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Frequently Asked Questions

  • On Monday, April 8, 2024, there will be a total solar eclipse, and Genesee County, NY is in the path of totality. In a solar eclipse, the moon gets between the Sun and Earth. In a total solar eclipse, people who are in the path of totality see the Sun's bright disk totally covered by the Moon for a short time.

    Genesee County is planning Total Solar Eclipse related celebrations, events and promotions Friday, April 5th through Monday April 8th.


  • A total solar eclipse was last seen in Genesee County in 1925 and will not be seen here again for another 126 years!

    A total eclipse is one of the rarest and most spectacular events in nature. During the partial phases just before and after totality, the landscape around you is transformed by eerie dim light and strangely sharp shadows. 

    During totality, the sky becomes as dark as deep twilight, bright stars and planets appear, and the Sun's outer atmosphere, called the corona, shines around the black disk of the Moon's silhouette. Changes in temperature, winds and animal behavior occur during the time around totality. The experience is emotionally powerful and unforgettable. 

  • The Moon will begin to cover the Sun at 2:06pm . Using a safe solar viewing method, we will gradually see more and more of the Sun covered by the Moon. This time is called a partial phase because the Sun is partially covered by the Moon.

    Totality begins at 3:20pm and lasts 3 minutes and 42 seconds (plus or minus a few seconds, depending on your exact location.)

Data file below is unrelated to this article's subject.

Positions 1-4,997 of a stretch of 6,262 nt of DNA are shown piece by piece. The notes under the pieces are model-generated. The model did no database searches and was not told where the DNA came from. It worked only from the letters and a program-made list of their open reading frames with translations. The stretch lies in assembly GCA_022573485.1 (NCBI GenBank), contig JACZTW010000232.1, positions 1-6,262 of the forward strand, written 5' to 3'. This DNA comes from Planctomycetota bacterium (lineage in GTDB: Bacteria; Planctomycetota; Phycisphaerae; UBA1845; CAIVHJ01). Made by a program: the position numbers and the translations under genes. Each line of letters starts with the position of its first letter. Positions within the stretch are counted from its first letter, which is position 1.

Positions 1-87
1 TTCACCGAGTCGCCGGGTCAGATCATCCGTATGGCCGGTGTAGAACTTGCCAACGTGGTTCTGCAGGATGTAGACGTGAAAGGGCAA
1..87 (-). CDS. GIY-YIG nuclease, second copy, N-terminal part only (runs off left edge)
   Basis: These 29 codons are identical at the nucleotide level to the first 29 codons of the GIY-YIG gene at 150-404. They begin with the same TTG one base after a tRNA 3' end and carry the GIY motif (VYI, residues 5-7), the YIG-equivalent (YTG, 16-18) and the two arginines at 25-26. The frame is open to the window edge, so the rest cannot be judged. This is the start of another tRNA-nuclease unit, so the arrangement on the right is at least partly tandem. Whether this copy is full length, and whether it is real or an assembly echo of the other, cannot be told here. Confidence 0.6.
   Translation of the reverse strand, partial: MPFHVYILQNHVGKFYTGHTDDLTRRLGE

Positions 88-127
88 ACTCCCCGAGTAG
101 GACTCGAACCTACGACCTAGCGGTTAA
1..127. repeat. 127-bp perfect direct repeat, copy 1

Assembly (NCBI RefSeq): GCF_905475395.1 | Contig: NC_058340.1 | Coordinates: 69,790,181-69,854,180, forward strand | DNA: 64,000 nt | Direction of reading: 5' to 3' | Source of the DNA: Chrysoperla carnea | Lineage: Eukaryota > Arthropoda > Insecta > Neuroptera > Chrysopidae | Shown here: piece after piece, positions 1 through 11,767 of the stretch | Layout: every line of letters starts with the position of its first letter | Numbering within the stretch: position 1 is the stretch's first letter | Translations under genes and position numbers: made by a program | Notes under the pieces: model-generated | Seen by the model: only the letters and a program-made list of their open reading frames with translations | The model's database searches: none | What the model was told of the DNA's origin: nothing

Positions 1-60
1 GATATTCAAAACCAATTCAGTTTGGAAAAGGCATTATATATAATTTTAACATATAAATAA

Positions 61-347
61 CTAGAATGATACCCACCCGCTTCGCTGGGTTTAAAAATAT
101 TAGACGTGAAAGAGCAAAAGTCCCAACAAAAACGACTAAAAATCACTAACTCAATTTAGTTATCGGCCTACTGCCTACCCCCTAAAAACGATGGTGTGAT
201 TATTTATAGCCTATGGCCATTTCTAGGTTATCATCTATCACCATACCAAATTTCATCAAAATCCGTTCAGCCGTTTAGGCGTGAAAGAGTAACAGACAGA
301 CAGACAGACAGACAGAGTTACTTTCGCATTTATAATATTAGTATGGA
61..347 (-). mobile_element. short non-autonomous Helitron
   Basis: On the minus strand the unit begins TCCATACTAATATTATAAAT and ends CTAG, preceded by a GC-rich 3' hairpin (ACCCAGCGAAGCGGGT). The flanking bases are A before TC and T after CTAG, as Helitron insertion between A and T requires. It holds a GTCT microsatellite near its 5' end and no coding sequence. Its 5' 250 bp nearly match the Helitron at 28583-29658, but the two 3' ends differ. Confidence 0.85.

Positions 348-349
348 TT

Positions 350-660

After totality, the Moon gradually uncovers the Sun in a second partial phase. The eclipse ends for Genesee County viewers at 4:34pm.

  • Good question! As seen from Western New York at mid-eclipse, the Sun will be in the southwestern sky, a little more than halfway up from the horizon to the overhead point. 

    Look where the sun is located 5-10 days before or after April 8, 2023 at 3:20pm, this will tell you where the sun will be during the 2024 eclipse.  You can also look late August/early April as the sun will be in the same location.


  • No. 

    Like hiking in the woods, riding a bicycle or cooking on an outdoor grill, eclipse viewing is safe, enjoyable and worthwhile if you equip yourself with some basic information and take simple precautions.

    To prevent eye damage, do not look directly at the Sun during the partial phases of an eclipse. (You wouldn't normally do that anyway, but during an eclipse, the Sun is more interesting than usual.) Don't look into a mirror at a reflected image of the Sun. Instead, look through a filter or "glasses" made specifically for solar viewing, or project the Sun's image onto some surface. 

    It is safe to look directly at the Sun without viewing equipment during the brief time of totality. There are no such things as dangerous rays that come only during eclipses. 

    Be sure when purchasing your solar viewing glasses that they are labeled ISO certified-safe.


  • This eclipse will be total as seen from a 122-mile-wide path of totality extending from Mazatlan and Durango, Mexico to Dallas, Cleveland, Buffalo, Rochester, Watertown and Plattsburgh; parts of the Montreal area, northern Maine and New Brunswick.

    Map from https://www.greatamericaneclipse.com/

  • Probably. The closer you are to the centerline of the path of totality, the longer totality will last for you.

    Because there is so much to see and feel during totality, it is worthwhile to travel to a place with a few seconds more. If you are outside the path of totality, you will not get the same experience of a total eclipse. A partial eclipse is not the same experience at all. We suggest you make plans to travel to the path of totality. No one who has ever experienced a total eclipse regrets the effort.

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